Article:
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Man Under Materialism

 
 
spendius
 
  1  
Reply Sun 29 Sep, 2013 05:33 am
@rosborne979,
Billy Ockham, a Franciscan, aka the "More than Subtle Doctor", believed in God.

The Razor is also known as the Principle of Parsimony. And it only dictates a bias towards simplicity in theory construction. Not a certainty. The same idea is in Aristotle. And is actually banal as any investigating detective will inform you.

He was excommunicated by Pope John XXII for his defiant defence of Franciscan poverty. One wonders if ros defends such poverty.

No education is pretty bad but half an education is worse.
0 Replies
 
farmerman
 
  1  
Reply Sun 29 Sep, 2013 06:51 am
@spendius,
Quote:

And you see nothing profoundly silly in that sentence fm?
Ive been away few days with no wifi, so, I must say that my post was directed DIRECTLY at a post by gunga. He brought up the subjcts so as to whether it is "off topic" is really for him to decide not you.

As far as you mining and editing my post, my response , in toto,(I noticed how you removed the evidentiary phrases) carefully included the statement that , when those who were quoted by the "Institute for SCientific Creationism" were followed up with , NONE of them were even aware that they were quote mined as badly as they were.

They all repudiated the ICR folks for fraudulently doctoring and
editing statements for publication to make it appear that these
scientists were somehow "in doubt" of their own positions.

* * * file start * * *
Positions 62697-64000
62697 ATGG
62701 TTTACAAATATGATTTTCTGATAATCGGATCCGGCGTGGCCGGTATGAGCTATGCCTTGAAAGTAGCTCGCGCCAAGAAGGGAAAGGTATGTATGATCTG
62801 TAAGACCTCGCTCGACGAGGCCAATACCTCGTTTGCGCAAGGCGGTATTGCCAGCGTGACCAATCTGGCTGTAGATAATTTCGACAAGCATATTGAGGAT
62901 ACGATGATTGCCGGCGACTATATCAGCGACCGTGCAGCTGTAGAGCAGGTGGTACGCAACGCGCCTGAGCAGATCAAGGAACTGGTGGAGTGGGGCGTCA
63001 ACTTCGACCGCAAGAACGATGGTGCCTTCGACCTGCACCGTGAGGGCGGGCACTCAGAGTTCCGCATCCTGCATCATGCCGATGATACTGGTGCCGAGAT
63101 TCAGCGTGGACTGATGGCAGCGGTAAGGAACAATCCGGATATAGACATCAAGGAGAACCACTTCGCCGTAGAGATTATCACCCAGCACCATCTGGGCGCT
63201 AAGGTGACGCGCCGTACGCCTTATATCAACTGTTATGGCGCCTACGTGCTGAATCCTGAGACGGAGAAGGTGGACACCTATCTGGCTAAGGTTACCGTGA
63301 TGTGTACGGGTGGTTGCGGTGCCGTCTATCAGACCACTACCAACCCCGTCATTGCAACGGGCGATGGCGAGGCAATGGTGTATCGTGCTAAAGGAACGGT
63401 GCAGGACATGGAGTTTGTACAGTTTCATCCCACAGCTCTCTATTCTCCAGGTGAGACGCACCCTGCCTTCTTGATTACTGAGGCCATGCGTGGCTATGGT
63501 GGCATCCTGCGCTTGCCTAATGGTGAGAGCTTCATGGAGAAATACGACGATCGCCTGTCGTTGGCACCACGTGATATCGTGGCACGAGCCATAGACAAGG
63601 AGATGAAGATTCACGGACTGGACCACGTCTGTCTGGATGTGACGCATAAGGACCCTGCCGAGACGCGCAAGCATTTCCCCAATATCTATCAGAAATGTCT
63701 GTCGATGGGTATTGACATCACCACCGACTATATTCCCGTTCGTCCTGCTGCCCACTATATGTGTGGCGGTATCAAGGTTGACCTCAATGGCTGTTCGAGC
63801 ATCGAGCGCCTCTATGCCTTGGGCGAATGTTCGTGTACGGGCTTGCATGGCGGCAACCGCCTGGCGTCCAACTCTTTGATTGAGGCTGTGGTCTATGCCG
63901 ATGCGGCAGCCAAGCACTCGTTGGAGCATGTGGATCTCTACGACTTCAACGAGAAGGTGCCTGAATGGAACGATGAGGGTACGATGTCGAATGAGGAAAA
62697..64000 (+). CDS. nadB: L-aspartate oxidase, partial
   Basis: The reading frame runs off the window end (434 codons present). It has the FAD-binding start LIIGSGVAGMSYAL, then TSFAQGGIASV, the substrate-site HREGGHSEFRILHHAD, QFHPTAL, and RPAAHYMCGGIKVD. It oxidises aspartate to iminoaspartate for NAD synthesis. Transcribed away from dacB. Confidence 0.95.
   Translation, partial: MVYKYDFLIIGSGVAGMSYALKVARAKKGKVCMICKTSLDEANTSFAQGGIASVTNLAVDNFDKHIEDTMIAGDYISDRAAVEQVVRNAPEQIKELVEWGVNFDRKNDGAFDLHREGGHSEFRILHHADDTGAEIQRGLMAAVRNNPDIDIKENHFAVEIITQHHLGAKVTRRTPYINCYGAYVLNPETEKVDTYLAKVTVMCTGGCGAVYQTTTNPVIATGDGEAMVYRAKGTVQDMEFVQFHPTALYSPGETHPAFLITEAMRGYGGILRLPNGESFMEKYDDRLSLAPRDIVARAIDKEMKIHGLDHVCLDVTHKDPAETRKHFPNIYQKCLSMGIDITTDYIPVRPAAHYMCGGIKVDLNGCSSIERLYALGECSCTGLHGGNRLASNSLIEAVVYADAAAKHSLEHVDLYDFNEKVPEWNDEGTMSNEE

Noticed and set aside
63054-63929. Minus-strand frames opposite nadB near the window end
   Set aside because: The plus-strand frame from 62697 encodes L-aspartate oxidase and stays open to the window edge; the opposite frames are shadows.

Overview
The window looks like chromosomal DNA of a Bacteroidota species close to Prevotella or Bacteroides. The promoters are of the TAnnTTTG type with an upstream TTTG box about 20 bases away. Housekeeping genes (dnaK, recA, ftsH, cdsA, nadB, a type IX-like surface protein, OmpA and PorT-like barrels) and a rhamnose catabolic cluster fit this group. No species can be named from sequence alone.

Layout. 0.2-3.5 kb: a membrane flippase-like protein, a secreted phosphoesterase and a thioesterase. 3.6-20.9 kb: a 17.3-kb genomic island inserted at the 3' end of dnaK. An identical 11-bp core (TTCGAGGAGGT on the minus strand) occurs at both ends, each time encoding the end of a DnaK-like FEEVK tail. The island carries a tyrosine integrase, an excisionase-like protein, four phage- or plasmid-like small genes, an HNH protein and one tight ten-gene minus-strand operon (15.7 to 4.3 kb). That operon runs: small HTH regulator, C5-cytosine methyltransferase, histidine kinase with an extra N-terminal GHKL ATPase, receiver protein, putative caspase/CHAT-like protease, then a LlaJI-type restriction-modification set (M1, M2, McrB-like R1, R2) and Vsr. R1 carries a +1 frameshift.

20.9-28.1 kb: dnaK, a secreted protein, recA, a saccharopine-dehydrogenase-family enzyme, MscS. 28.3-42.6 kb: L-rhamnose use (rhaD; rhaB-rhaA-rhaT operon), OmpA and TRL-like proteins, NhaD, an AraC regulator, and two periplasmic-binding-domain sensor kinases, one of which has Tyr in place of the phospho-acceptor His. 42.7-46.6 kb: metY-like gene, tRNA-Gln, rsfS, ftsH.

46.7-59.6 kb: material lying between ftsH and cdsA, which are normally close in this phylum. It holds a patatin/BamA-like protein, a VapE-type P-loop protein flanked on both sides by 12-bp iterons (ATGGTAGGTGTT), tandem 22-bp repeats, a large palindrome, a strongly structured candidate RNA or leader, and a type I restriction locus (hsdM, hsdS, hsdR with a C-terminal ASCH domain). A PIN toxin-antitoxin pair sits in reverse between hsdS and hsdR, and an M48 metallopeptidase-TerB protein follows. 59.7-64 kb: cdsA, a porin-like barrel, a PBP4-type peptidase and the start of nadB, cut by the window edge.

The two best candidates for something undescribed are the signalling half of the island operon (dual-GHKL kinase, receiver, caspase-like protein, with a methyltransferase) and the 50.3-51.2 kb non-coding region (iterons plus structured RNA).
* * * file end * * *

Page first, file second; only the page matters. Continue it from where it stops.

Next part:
It was basically a demo of the phoniness that underpins the ICR and similar ersatz "Science in religion" organizations.

Frank Apisa
 
  1  
Reply Sun 29 Sep, 2013 12:35 pm
@rosborne979,
rosborne979 wrote:

Frank Apisa wrote:
I do not even agree that the latter is "simpler" nor any "less involved" than the former.

In fact, one of the problems I have with the used of Occum's Razor is that an objective decision about which of alternatives is less complex has to be made...and, as you did here, the decision is often self-serving toward the bias of the person making the decision.

I shouldn't have used the word "simple" in my definition. The Razor is more succinctly effective as "among competing hypotheses, the hypothesis with the fewest assumptions should be selected.". Ockham stated the principle in various ways, but the most popular version "entities must not be multiplied beyond necessity" is probably closer to the original.

The point being that it's not "simplicity" which is being evaluated by the Razor, it's the number of assumptions or "entities".

Also, the example of a desk being solid or empty space doesn't apply because the Razor is only used to break a tie between two theories which propose exactly the same result, not two completely different results. Theories which propose different results are verifiable by tests other than the Razor.


Bottom line, Ros...is that Occum's Razor does not decide which of competing possibilities IS the correct answer.

I'm not really going to go further into this...Occum's Razor has been shown to be not especially valuable by much more learned individuals than I.

If you like it...use it. If you use it on me...I will simply indicate that I don't see it being valuable to decide what we are arguing.
rosborne979
 
  1  
Reply Sun 29 Sep, 2013 01:27 pm
@Frank Apisa,
Frank Apisa wrote:
Bottom line, Ros...is that Occum's Razor does not decide which of competing possibilities IS the correct answer.

Of course not, it's a probability test, not a possibility test.
Frank Apisa wrote:
I'm not really going to go further into this...Occum's Razor has been shown to be not especially valuable by much more learned individuals than I.

That's complete bullshit, but if you've convinced yourself already that's fine. I don't want to make you think about something if you're not interested in thinking about it.